The enlarged distillery was up and running by the spring of 1798.  The facility was managed by Anderson’s son, John, aided by six black slaves.   While not the first distillery in America, nor the largest, Washington’s 75-by-30 foot facility was among the largest of its kind in 18th Century America.  An artist’s concept of the original complex is shown above with the distillery on the right and grist mill on the left. Between 1798 and 1799,  Washington produced 11,000 gallons of whiskey,  valued in that day at more than $7,000 (equivalent today to several hundred thousand dollars).  The  distillery also made brandy using locally grown apples, peaches and persimmons.

In October 1799, a delighted Washington wrote his nephew:  “Two hundred gallons of Whiskey will be ready this day for your call, and the sooner it is taken the better, as the demand for this article (in these parts) is brisk….”  About the same time he was writing to friends to describe a steady market for his liquor in nearby Alexandria, Virginia.  A merchant there named Gilpin there would buy all Washington could provide of this un-aged whiskey — equivalent today to moonshine or “white lightening.”  Shown below is a reproduction of the desk that George might have used to calculate his earnings.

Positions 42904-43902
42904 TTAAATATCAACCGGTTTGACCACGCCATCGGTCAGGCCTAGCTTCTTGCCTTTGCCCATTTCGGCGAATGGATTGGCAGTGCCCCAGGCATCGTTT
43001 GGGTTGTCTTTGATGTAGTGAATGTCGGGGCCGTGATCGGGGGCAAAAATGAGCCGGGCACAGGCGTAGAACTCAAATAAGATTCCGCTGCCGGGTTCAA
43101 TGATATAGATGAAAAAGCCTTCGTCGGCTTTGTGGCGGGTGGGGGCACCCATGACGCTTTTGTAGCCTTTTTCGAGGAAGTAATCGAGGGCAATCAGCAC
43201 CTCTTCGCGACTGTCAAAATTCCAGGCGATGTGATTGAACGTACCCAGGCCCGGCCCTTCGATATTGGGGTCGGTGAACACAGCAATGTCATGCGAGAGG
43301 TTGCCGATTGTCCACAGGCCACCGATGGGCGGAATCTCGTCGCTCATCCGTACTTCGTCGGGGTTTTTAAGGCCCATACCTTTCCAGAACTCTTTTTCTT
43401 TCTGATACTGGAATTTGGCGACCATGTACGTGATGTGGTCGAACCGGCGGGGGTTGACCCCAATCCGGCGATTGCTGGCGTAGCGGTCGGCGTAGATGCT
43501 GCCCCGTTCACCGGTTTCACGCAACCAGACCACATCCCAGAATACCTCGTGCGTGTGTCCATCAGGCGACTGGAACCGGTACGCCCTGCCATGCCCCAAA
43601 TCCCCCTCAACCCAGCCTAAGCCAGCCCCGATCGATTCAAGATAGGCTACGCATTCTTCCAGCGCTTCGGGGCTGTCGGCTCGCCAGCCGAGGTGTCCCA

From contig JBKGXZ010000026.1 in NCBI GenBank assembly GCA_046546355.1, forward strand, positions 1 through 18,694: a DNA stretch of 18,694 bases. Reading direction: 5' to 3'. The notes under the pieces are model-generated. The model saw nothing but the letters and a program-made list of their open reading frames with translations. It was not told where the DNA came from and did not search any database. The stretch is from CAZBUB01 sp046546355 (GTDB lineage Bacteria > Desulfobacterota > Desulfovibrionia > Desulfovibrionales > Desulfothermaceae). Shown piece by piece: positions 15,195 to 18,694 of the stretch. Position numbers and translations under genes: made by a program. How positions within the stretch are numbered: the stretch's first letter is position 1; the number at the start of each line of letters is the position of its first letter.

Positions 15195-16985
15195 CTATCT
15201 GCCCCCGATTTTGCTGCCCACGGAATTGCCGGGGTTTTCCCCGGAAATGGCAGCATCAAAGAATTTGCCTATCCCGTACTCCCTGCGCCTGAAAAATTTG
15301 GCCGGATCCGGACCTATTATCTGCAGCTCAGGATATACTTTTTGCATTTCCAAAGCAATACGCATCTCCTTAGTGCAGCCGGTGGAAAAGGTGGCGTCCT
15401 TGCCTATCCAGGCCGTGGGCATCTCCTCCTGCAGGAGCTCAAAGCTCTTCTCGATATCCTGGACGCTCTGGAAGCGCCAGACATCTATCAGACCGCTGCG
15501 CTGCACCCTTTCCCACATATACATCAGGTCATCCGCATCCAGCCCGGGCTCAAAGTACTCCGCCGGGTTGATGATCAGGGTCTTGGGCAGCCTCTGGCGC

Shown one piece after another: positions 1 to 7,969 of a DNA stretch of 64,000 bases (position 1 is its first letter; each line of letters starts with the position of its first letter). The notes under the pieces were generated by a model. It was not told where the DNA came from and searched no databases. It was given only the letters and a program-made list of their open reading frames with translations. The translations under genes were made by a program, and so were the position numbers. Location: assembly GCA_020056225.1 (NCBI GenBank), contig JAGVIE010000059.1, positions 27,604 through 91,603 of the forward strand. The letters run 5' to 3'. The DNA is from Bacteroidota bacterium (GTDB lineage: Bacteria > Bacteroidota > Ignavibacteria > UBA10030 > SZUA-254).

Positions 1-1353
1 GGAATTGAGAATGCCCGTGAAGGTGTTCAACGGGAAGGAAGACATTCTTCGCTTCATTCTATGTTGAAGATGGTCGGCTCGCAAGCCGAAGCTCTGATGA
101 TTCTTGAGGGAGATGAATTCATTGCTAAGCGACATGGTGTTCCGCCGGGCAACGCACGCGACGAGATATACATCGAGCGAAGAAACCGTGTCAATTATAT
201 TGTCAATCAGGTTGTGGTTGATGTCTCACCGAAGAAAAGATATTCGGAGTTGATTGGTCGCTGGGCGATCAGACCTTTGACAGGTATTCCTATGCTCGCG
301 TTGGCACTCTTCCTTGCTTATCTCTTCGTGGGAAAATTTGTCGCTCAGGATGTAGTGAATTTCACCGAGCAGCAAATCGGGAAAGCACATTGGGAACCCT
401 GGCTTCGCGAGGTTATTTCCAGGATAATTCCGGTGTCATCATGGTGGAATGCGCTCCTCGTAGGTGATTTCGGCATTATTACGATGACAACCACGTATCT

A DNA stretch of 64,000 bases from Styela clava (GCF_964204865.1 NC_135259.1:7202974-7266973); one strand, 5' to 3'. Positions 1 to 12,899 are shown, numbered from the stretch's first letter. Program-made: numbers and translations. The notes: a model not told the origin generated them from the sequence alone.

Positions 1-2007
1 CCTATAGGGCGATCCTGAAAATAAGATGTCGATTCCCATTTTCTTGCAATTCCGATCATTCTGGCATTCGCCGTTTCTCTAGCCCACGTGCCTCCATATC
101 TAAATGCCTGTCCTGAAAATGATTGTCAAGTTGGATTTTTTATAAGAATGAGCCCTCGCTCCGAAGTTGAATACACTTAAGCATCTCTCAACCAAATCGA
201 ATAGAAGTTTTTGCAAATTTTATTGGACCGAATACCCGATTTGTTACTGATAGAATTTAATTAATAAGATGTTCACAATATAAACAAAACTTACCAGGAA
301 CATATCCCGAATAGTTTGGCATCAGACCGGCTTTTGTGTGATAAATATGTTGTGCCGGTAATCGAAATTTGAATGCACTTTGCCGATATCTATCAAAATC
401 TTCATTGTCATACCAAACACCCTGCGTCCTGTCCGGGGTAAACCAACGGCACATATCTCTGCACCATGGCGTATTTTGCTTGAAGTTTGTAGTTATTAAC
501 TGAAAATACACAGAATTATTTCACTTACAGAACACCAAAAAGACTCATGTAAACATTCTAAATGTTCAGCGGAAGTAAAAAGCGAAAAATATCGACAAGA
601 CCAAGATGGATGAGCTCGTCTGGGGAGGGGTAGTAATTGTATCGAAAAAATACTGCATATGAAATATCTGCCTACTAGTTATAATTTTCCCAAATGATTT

Some liquor clearly was kept for home use.  Marquis de Lafayette, on a visit to Mount Vernon from Paris,  wrote of the “swift authority” of the plantation’s spirits.   Achille Murat,  a Frenchman who married Washington’s great-grand niece,  remarked after a taste:  “Whiskey is the best part of the American government.”
A determined agriculturalist, willing to do hands on experimentation in the pursuit of profit, Washington himself became versed in the process, writing in 1798 that: “Rye chiefly, and Indian Corn in a certain proportion, compose the materials from which the Whiskey is made….”  Never one to waste anything, he stored the spent mash and fed it to more than 150 hogs and cattle kept on the site.

The success of Washington’s distillery was short-lived.    In 1799 the first President died suddenly, the facility was closed  and within a decade the building had fallen into disrepair.  His heirs removed many of the stones from the structure for other building projects on the plantation.  In time the distillery site disappeared, although drawings of it survived.